Home' Australian Pharmacist : Australian Pharmacist May 2014 Contents Australian Pharmacist May 2014 I ©Pharmaceutical Society of Australia Ltd.
CONTINUING PROFESSIONAL DEVELOPMENT
1. Generally, there are issues to be
considered when motivating staff
a) The perceptions, emotions and the
desire to do the work.
b) Leadership skills, traits and styles.
c) Job characteristics, job design, reward
systems, resource allocation.
d) All of the above.
2. Which of the following statement is
a) Maslow’s Hierarchy of needs
compliments Adelfer’s ERG and are used
as best practice when it comes to staff
b) Pharmacy work is generally routine-
based and so paying more than
competitors presents the best way of
achieving long-term staff motivation
c) Creativity is the source of innovation
and staff performance. Therefore
pharmacy as an industry, finds it
impossible to creatively engage staff in
d) The timing and engagement of extrinsic
motivators is required (e.g. pay well,
good environment to work in, fair
and transparent company policy etc.)
for workers to be engaged with the
underlying intrinsic motivators.
3. In order to establish a greater
need for a sense of purpose,
the opportunity to be better at
what you do and have a sense of
belongingness, it is important to:
a) Enable progress by removing
barriers, encouraging small wins, goal
b) Establish catalyst factors that help get
things done e.g. the right resources,
clear goals, appropriate autonomy, help
with work, a learning environment.
c) None of the above.
4. As a pharmacy manager you want
to motivate your staff. Based on
Nohria’s Employee motivation which
of the following statements is TRUE?
a) To generate more communication,
commitment and trust amongst your
staff, establish a hierarchical command
structure within the pharmacy.
b) Set clear and distinct values and
behaviours that are desirable and clearly
explain why these values are desirable.
c) Set each staff member an individual role
within the pharmacy and discourage
staff members working in teams.
d) Create a reward system that rewards all
members of staff equally to generate
fairness within the workplace.
SUPPORTING PHARMACY PRACTICE
Given its complex and dynamic
nature, no one-size-fits-all solution
applies when it comes to motivation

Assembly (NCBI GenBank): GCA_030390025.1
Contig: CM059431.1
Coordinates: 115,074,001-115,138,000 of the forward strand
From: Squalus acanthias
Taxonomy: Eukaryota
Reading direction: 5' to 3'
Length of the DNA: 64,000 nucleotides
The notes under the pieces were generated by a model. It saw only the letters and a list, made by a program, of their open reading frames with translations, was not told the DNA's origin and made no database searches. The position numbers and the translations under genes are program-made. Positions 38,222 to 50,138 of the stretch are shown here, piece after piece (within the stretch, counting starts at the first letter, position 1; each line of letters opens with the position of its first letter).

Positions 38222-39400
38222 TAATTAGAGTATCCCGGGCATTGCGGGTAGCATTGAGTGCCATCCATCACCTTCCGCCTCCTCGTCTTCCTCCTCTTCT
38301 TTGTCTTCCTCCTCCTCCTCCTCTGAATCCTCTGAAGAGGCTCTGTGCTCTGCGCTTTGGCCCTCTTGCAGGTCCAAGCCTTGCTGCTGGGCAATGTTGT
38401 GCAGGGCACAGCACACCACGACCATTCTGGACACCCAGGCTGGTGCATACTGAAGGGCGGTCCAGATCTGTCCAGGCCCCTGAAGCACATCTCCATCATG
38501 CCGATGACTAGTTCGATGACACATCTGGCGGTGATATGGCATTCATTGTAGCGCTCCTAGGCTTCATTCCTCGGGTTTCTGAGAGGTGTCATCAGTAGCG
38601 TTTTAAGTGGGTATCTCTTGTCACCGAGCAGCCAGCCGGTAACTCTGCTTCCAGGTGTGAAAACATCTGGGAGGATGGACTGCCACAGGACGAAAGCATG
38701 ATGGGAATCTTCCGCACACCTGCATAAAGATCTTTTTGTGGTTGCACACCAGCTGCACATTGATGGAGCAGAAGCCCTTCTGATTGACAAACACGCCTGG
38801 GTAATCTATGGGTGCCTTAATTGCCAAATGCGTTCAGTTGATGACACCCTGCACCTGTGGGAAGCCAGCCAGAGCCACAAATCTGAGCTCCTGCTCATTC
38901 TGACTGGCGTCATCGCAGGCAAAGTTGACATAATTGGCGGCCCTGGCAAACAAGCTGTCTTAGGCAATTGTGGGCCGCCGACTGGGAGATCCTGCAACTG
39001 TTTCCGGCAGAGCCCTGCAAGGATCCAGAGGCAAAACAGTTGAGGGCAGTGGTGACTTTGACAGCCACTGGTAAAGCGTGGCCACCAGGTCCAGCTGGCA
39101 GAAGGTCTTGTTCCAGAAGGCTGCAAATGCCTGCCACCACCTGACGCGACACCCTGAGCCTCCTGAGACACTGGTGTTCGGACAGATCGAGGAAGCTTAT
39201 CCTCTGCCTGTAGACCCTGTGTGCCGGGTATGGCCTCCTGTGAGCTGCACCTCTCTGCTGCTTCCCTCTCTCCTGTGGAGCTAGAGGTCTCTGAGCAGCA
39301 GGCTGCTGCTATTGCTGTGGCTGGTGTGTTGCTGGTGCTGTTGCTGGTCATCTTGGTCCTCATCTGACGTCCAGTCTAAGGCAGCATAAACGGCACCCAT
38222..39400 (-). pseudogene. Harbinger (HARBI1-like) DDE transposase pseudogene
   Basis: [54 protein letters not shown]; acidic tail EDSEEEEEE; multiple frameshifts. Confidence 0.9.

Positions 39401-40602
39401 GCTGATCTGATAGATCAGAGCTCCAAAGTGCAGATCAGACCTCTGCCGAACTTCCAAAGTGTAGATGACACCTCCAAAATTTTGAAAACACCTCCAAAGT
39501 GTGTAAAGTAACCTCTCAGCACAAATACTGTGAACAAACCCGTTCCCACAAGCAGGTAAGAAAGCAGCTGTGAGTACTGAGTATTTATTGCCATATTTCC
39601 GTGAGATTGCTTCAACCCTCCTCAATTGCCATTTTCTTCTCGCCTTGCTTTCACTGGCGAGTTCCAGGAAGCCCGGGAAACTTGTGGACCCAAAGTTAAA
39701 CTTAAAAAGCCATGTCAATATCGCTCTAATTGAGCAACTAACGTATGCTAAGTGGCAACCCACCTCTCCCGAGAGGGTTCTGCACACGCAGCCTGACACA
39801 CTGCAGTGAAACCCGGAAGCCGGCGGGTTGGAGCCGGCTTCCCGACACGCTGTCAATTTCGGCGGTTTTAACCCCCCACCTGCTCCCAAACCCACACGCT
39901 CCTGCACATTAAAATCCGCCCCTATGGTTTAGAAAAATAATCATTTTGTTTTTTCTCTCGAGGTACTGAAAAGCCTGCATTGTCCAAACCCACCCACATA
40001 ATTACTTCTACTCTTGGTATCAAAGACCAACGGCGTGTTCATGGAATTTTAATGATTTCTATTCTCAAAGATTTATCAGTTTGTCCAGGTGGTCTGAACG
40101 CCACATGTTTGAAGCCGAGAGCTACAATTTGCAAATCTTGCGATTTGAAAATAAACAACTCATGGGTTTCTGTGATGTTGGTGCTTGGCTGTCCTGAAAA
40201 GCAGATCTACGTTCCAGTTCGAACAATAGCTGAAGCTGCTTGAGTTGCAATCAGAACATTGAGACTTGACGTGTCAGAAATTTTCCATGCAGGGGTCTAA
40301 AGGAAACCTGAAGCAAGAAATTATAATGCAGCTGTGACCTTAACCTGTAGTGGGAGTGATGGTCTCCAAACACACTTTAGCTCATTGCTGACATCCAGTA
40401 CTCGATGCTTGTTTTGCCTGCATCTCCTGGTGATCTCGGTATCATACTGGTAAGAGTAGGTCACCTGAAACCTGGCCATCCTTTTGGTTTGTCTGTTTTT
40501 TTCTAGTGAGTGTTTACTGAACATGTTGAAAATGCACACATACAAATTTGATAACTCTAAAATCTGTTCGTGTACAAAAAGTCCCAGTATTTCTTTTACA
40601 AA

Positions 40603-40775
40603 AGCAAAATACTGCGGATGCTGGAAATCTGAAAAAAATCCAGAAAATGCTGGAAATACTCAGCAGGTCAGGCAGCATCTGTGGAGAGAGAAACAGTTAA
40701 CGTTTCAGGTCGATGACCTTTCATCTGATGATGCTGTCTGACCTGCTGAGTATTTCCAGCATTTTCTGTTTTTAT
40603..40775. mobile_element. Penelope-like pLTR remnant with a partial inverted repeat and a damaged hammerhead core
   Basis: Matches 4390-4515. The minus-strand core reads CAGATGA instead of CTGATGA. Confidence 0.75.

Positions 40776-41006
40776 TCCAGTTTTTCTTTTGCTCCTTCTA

and performance. This article seeks
to provide readers with a resource
of general motivational inquiry,
additional insights into motivation
and performance in pharmacy, and a
challenge to current perceptions of
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Table 1. Nohria’s Employee motivation
Primary lever Actions
• Differentiate good
average and poor
• Reward for
• Pay as well as your
• Set clear and distinct values
and behaviours that are
desirable and set clear
explanations of why these
values are desirable
• Transparency in rewards and
• Create champions and role
models of desired values and
• Ensure barriers to development
and progress are addressed
• Foster mutual reliance
and friendship among
• Value collaboration
• Encourage sharing of
• Create small teams that
encourage competition and
sharing of best practices
• Create a learning culture
that values personal and
Comprehend Job design
• Design jobs that
have distinct and
important roles in the
• Design jobs that are
meaningful and foster
a sense of contribution
• Redesign old and traditional
pharmacy roles with intrinsic
and extrinsic motivators that
• Enhance pharmacy roles with
Herzberg’s motivational factors
• Create meaningful KPIs and
values that foster intrinsic
• Increase transparency
of all processes
• Emphasise fairness
• Flatten the traditionally
‘tall’ pharmacy hierarchy
structure to foster greater
• Transparency in granting
rewards, allocating resources,
and other forms of recognition.
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